How to Housebreak a rottweiler puppy?

by Lisa
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Bringing home a Rottweiler puppy can be an exciting and rewarding experience. However, with that joy comes the responsibility of properly training your new furry friend. One of the most important aspects of training a Rottweiler puppy is housebreaking. In this comprehensive guide, we will discuss the steps you need to take to successfully housebreak a Rottweiler puppy.

Understanding Your Rottweiler Puppy

Before you begin the process of housebreaking your Rottweiler puppy, it is important to understand their behavior and tendencies. Rottweilers are known for their intelligence and loyalty, but they can also be stubborn and independent. This means that housebreaking may take more time and patience than with other breeds.


Additionally, Rottweilers are large dogs that require plenty of exercise and mental stimulation. Without proper exercise and stimulation, they may become restless and destructive. This can make housebreaking even more challenging, as an unstimulated puppy may be less likely to follow your commands.


Establishing a Routine

One of the most important steps in housebreaking a Rottweiler puppy is establishing a routine. This includes feeding your puppy at the same time every day, taking them outside to relieve themselves at regular intervals, and providing plenty of exercise and playtime.


When it comes to bathroom breaks, puppies typically need to go outside after meals, naps, and playtime. As a general rule, puppies can hold their bladder for one hour for every month of age. For example, a two-month-old puppy can typically hold their bladder for two hours.


It is also important to establish a designated spot for your puppy to relieve themselves. This can be a specific area in your yard or a nearby park. Consistently taking your puppy to the same spot will help them associate that area with going potty.

Positive Reinforcement

Positive reinforcement is a crucial component of housebreaking a Rottweiler puppy. This means rewarding your puppy for good behavior, such as going potty outside or following commands.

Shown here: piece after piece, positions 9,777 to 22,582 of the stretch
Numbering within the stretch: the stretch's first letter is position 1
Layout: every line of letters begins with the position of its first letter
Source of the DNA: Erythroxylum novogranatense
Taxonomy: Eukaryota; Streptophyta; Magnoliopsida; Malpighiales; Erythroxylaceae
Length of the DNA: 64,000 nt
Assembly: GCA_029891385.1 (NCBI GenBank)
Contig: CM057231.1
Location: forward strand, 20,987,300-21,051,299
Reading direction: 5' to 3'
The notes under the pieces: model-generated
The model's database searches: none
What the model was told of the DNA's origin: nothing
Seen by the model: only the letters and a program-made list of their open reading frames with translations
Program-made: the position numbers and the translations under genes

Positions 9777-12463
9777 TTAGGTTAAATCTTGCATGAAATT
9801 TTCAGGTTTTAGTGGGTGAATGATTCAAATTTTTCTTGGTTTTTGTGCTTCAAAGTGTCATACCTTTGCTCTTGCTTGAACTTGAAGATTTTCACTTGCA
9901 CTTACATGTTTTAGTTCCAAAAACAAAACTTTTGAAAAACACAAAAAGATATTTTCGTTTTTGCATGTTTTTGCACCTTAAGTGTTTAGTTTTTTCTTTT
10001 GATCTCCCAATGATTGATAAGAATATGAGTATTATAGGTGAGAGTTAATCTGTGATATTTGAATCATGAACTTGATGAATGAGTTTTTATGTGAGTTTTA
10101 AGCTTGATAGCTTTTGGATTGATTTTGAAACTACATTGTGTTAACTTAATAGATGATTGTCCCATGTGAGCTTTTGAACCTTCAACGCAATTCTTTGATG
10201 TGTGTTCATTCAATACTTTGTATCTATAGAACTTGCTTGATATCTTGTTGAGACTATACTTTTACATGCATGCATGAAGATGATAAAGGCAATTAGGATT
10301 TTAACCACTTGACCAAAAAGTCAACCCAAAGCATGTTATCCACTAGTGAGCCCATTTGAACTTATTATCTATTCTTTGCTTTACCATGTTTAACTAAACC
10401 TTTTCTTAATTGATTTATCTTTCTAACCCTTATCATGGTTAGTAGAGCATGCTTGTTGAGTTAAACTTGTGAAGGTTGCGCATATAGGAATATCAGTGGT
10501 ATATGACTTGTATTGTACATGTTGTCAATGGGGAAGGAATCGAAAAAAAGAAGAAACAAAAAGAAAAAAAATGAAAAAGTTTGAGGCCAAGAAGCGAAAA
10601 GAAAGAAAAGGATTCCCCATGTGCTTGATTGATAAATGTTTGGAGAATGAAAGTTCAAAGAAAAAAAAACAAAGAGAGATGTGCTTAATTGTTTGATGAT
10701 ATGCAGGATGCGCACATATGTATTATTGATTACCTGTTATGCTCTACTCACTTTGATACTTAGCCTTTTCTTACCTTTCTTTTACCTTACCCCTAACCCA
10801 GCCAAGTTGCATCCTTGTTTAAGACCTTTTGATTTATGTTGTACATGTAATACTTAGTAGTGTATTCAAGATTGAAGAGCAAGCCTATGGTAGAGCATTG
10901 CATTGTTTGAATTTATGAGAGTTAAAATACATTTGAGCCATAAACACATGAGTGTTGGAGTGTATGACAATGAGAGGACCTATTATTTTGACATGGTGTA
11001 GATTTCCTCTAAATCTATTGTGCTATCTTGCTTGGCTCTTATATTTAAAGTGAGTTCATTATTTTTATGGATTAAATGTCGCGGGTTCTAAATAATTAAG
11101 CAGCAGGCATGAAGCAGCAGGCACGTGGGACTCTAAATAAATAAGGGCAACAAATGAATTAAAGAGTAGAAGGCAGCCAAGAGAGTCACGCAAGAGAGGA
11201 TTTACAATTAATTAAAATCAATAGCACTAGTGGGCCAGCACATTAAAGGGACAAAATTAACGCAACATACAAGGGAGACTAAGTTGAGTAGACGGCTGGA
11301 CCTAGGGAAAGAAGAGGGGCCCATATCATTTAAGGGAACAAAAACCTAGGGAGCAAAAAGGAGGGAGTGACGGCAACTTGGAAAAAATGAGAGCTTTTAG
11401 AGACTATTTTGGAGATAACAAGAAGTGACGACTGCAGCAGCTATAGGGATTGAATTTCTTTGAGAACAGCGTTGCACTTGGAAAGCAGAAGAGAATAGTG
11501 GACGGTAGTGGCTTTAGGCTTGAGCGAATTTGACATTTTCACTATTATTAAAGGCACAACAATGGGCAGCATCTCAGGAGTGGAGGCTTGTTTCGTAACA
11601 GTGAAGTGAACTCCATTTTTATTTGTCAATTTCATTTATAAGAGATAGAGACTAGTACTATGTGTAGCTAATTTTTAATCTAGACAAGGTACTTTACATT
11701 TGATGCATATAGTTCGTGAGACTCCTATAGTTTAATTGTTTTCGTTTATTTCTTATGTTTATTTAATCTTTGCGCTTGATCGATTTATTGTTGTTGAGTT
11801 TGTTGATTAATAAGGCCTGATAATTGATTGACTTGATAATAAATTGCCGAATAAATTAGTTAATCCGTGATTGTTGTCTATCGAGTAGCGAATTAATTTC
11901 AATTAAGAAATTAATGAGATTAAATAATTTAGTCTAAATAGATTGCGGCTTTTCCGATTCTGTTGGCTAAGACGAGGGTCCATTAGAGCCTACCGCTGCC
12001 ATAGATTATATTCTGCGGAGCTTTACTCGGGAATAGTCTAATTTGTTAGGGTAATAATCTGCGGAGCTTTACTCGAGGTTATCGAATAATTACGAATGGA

When your puppy successfully goes potty outside, praise them with treats, affection, and verbal cues such as “good boy/girl.” This will help them associate going potty outside with positive experiences.

On the other hand, it is important not to punish your puppy for accidents inside the house. Instead, simply clean up the mess and continue with your routine. Punishing your puppy for accidents can cause fear and anxiety, which can make housebreaking even more difficult.

Crate Training

Crate training can be a helpful tool in housebreaking your Rottweiler puppy. Dogs naturally avoid soiling their sleeping area, so a crate can help your puppy learn to hold their bladder and bowels.

When crate training, it is important to choose the right size crate for your puppy. The crate should be large enough for your puppy to stand up, turn around, and lie down comfortably, but not so large that they have room to go potty in one corner and sleep in the other.

It is also important to make the crate a positive and comfortable space for your puppy. This can be done by placing bedding and toys inside the crate and providing treats and praise when your puppy willingly enters the crate.


Supervision is key in preventing accidents inside the house. When your puppy is not in their crate, they should be under constant supervision. This means keeping them in the same room as you or using baby gates to block off areas of the house.

If you cannot supervise your puppy, it is important to confine them to their crate. This will prevent them from having accidents and help them learn to hold their bladder and bowels.


Consistency is crucial in housebreaking a Rottweiler puppy. This means sticking to a routine, using positive reinforcement, and supervising your puppy at all times.

It is also important to be patient and understanding. Housebreaking can take weeks or even months, and accidents are bound to happen. However, with consistency and positive reinforcement, your Rottweiler puppy will eventually learn to go potty outside and become a well-behaved member of your family.


Housebreaking a Rottweiler puppy can be a challenging but rewarding experience. By understanding your puppy’s behavior, establishing a routine, using positive reinforcement, crate training, supervision, and consistency, you can successfully housebreak your Rottweiler puppy. Remember to be patient, understanding, and consistent, and your furry friend will become a well-behaved and loving companion for years to come.


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